This is only half of the problem, however.

The other problem is interoperability. I can, for example, subscribe to The New Republic’s web-based online edition for $30 a year. Or I can subscribe to the less flexible (in so many ways) Kindle edition for $27 a year. The two subscriptions are not interoperable although they are both “digital.”

Publishers, like most incumbent organizations when faced with extraordinarily disruptive change, have stuck their collective heads in the sand and pretended the changes would go away. They have abandoned any and all leadership to the technologists, and the result has been a plethora of proprietary (competing, incompatible) formats.

I believe publishers need to take the lead in creating a true market for digital editions. If they do, I think that they will find, just like Hollywood did with VCR rentals, that a digital edition rental market will provide a second income stream.

* I’m on medical leave and reading a lot of fiction because I don’t have the energy or mental acuity to focus on hard stuff. I’ve set Cleopatra aside because I can’t concentrate well enough. So when I go to Trader Joe’s to feed my stomach, I also go into Half-Priced Books for a little mind candy.

** Book publishing is a very concentrated market: the top 5 control almost 60% of the U.S. trade (not textbook) market (2009):

  1. Random House (owned by Bertelsmann, Germany) – 17.5%
  2. Pearson (UK) – 11.3%
  3. Hachette (France) – 10.0%
  4. Harper Collins (owned by News Corp)- 9.8%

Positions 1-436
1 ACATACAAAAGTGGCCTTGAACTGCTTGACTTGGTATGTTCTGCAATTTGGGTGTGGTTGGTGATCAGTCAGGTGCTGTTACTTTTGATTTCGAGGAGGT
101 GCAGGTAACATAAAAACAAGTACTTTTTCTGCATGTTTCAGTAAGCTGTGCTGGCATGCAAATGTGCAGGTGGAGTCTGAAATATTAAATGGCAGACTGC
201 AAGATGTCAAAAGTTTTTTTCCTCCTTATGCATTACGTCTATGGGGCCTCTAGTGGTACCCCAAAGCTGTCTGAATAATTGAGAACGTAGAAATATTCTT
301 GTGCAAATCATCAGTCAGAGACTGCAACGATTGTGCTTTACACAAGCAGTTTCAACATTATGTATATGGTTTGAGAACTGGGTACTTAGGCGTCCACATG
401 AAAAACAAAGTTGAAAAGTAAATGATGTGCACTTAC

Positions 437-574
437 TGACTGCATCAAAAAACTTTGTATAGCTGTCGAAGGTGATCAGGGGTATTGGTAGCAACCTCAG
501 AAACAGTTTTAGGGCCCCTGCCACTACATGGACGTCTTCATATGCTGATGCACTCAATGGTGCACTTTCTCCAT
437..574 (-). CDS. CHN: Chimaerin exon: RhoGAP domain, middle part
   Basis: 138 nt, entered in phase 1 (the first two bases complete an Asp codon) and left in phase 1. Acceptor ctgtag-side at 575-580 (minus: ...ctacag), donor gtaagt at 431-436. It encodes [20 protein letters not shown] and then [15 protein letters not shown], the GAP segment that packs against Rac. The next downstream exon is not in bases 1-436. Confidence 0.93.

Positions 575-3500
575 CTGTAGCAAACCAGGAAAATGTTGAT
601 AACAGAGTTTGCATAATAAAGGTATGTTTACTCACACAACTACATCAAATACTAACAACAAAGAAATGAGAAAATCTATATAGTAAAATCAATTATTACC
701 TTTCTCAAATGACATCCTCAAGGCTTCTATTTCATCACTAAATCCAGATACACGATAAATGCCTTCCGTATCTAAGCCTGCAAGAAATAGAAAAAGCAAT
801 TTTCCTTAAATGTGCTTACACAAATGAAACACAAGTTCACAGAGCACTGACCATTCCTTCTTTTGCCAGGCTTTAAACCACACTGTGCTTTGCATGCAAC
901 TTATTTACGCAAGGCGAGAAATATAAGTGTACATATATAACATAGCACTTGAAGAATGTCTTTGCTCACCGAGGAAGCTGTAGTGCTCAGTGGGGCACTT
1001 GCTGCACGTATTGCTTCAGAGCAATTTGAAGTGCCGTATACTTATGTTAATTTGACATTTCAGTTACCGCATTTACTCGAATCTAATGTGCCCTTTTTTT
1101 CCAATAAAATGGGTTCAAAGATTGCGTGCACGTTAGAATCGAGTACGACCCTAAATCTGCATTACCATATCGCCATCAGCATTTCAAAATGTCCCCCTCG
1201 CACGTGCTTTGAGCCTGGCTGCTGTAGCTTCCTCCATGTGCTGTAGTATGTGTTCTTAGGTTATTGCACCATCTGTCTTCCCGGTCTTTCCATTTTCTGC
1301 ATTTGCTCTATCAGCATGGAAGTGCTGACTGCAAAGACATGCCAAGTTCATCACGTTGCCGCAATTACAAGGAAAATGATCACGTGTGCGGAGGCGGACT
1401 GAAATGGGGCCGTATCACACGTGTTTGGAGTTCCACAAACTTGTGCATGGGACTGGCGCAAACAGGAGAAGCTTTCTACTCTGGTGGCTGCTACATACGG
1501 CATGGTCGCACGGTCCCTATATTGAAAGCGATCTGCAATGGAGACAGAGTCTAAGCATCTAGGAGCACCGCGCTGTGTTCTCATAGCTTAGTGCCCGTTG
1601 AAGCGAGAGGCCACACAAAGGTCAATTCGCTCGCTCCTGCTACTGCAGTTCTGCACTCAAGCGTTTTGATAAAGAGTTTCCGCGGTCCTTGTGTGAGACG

5. Simon & Schuster (owned by CBS) – 9.1%
  6. Holtzbrinck (Germany) – 5.4%
  7. Thomas Nelson – 3.2%
  8. Scholastic – 2.1%
  9. John Wiley – 2.0%
  10. Workman – 1.2%

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By Kathy E. Gill

Digital evangelist, speaker, writer, educator. Transplanted Southerner; teach newbies to ride motorcycles! @kegill

One reply on “Kindle Edition: Not A Purchase But A Long-Term Lease”

Very rational ideas. I recently downloaded Kindle PC onto my computer and ordered a free book to try it out. MY friend recently purchased a great book on Kindle ($9.99) vs $13 for the hard copy. New to all this I now find I cannot read her kindle version of the book. I will buy a hard copy now – not a Kindle. Nor will I probably buy a Kindle version of any book until things are different. One of the joys of a good book is sharing with your friends. I like reading “real” books better than reading on a computer anyway. I can read many books for free from the library. Kindle prices should definitely reflect the fact that the customer, and ONLY the customer can read the book.